Many experts are now realizing that the RDA of 60 mg/day is far too low to provide for optimum health and protection against disease. A team of medical researchers at the National Institutes of Health in the USA recently completed a study designed to determine the vitamin C requirements of healthy, young men. They found that a minimum intake of 1000 mg/day was required to completely saturate the blood plasma with vitamin C. They also found that vitamin C should be taken in divided doses throughout the day as urinary excretion increases rapidly when individual doses exceed 500 mg. The researchers conclude that the RDA should be raised to 200 mg/day. This amount of vitamin C can be obtained from a diet containing five daily servings of fresh fruit and vegetables; unfortunately, less than 15 per cent of children and adults in the USA actually consume such a diet(3,7).
While 200 mg/day of vitamin C may be sufficient to maintain a reasonable health status in healthy, young men, it is clear that such a relatively low intake is far from adequate for older and sick people. It is also evident that far greater amounts are required to provide optimum protection against degenerative diseases such as cancer and heart disease.
It has long been accepted that a diet rich in vitamin C from fruits and vegetables provides protection against cancer and heart disease(1,8-28). However, very little evidence has been available as to whether that supplementation with vitamin C can increase this protective effect. This, however, is now changing. Researchers from the National Institute on Aging report that elderly people who take vitamin C and E supplements have a 50 per cent lower risk of dying prematurely from disease than do people who do not supplement(29). A Californian study concluded that people who consume more than 750 mg/day of vitamin C reduce their risk of dying prematurely by 60 per cent(30). Italian researchers have concluded that older people, especially the sick are exposed to a much higher level of oxidative stress than are younger people and that their low blood levels of vitamin C reflect this(31). Other researchers have found that people who suffer from asthma, arthritis, cancer, diabetes, and heart disease have much lower levels of vitamin C in their blood than do healthy people(8,32-34).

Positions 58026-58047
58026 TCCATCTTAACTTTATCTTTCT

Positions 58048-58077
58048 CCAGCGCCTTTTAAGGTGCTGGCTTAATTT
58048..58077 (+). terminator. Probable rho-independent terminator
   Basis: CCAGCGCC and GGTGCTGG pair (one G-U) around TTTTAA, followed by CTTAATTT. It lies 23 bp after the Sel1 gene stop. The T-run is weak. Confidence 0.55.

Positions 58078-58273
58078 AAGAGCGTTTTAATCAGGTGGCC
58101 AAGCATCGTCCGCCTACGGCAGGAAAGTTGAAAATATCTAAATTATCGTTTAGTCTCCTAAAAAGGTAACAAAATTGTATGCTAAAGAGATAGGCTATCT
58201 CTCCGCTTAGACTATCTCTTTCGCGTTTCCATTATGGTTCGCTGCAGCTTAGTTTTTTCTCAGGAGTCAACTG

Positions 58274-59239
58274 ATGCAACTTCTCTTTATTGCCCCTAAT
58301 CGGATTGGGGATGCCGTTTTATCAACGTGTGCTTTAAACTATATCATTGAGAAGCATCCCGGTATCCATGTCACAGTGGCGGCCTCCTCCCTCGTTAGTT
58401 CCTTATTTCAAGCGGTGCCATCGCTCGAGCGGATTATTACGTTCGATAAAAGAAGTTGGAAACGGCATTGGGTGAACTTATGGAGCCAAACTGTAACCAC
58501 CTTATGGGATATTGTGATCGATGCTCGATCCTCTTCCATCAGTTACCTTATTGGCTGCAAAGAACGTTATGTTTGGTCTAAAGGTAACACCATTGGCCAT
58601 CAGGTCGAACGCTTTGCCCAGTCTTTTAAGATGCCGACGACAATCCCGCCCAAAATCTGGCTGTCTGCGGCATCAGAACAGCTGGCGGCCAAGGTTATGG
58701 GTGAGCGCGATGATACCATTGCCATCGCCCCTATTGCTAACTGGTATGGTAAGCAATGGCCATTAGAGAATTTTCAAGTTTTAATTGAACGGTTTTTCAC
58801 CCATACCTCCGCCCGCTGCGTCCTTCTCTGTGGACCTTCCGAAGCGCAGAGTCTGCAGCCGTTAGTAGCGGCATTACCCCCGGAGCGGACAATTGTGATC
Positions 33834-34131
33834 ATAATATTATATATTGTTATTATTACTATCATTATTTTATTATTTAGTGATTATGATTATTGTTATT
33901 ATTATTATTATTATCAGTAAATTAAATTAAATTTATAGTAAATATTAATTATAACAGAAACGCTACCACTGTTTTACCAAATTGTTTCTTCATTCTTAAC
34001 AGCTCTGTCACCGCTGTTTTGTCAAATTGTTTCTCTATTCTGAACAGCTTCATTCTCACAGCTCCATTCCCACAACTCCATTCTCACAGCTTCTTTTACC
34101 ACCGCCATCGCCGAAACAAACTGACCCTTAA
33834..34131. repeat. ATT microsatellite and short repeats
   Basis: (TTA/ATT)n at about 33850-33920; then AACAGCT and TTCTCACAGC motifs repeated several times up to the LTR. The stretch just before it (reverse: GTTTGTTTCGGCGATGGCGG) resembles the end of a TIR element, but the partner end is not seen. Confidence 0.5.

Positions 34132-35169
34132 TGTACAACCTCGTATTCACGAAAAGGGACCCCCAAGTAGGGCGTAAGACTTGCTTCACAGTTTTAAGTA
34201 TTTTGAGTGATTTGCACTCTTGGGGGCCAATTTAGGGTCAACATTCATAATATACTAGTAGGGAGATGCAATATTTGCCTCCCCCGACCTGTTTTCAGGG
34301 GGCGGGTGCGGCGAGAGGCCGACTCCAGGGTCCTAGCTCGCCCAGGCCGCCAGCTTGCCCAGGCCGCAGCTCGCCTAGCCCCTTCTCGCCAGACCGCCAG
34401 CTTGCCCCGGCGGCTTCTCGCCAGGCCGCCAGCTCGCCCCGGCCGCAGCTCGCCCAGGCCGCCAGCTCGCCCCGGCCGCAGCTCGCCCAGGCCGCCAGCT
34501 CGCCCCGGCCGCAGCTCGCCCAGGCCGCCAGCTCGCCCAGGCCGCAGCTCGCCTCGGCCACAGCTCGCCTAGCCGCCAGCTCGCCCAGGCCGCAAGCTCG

Large doses (1-2 g/day) of vitamin C have been found to reduce asthma symptoms significantly. Recent studies have shown that vitamin C concentrations in the blood from rheumatoid arthritis patients are extremely low and that vitamin C may protect against further damage to inflamed joints(32,33,35).